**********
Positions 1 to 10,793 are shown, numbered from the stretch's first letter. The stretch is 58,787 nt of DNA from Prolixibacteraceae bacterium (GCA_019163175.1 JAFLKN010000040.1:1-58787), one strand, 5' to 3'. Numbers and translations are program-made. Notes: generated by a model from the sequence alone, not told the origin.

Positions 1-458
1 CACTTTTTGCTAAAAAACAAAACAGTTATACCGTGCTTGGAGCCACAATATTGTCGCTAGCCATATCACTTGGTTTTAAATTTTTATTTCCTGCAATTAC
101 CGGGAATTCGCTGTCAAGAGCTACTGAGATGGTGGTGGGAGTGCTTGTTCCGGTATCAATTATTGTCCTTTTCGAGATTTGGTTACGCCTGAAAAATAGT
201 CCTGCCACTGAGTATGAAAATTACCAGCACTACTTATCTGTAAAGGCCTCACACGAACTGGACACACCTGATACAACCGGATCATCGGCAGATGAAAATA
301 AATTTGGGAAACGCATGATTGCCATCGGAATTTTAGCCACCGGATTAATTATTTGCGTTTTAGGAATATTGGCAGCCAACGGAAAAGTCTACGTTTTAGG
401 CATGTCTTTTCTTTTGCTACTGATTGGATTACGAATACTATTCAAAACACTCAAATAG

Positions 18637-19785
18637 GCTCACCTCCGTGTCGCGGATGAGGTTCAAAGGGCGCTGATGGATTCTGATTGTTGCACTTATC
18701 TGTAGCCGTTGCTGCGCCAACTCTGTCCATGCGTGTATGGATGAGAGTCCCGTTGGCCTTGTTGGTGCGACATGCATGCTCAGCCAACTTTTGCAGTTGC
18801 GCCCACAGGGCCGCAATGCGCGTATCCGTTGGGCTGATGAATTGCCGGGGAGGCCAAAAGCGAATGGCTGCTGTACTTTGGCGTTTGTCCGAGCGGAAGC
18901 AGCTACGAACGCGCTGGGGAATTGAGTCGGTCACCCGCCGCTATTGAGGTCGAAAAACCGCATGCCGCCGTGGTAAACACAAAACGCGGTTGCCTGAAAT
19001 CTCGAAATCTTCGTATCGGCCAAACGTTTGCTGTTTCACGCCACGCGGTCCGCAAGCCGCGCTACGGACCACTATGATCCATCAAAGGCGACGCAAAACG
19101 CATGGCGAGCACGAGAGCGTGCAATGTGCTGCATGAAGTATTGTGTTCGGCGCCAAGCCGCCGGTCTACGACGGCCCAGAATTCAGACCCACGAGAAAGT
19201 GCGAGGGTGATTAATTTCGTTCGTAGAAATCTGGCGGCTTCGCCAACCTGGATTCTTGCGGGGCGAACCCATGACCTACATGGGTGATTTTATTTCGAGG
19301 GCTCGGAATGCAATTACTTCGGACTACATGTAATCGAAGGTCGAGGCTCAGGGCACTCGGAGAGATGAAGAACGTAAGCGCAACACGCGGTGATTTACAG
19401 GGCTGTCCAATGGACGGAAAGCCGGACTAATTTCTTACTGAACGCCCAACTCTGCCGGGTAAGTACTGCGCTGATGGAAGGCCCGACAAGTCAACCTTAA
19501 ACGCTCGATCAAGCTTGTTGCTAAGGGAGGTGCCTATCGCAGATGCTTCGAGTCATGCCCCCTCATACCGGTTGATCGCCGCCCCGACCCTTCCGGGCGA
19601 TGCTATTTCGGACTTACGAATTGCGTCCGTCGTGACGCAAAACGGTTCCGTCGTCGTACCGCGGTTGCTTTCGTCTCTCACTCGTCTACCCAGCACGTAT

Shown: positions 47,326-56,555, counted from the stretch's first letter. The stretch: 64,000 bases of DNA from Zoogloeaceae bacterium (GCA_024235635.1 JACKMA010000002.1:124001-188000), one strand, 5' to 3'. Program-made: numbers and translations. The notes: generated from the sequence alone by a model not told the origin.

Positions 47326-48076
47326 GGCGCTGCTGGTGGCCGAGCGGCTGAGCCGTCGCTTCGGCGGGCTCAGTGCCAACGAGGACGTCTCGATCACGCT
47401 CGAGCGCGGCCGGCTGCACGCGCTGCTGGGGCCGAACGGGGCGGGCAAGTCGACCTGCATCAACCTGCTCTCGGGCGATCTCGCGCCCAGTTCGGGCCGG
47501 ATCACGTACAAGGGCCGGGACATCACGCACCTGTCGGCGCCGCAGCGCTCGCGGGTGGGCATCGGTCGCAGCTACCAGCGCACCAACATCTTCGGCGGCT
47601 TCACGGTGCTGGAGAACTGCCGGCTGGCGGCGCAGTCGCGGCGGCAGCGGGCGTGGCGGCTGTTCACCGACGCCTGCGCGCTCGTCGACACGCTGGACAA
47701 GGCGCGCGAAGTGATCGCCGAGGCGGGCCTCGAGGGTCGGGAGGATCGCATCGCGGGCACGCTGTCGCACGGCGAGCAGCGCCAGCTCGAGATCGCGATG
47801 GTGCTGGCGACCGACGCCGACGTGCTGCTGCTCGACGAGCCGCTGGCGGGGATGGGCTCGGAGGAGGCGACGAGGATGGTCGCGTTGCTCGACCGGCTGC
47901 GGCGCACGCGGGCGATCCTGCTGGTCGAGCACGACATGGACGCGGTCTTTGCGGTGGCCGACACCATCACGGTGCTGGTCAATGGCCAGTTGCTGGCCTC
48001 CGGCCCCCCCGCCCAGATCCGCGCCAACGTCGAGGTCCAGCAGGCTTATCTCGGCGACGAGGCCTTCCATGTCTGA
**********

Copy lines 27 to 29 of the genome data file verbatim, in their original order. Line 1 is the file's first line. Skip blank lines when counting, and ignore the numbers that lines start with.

47801 GTGCTGGCGACCGACGCCGACGTGCTGCTGCTCGACGAGCCGCTGGCGGGGATGGGCTCGGAGGAGGCGACGAGGATGGTCGCGTTGCTCGACCGGCTGC
47901 GGCGCACGCGGGCGATCCTGCTGGTCGAGCACGACATGGACGCGGTCTTTGCGGTGGCCGACACCATCACGGTGCTGGTCAATGGCCAGTTGCTGGCCTC
48001 CGGCCCCCCCGCCCAGATCCGCGCCAACGTCGAGGTCCAGCAGGCTTATCTCGGCGACGAGGCCTTCCATGTCTGA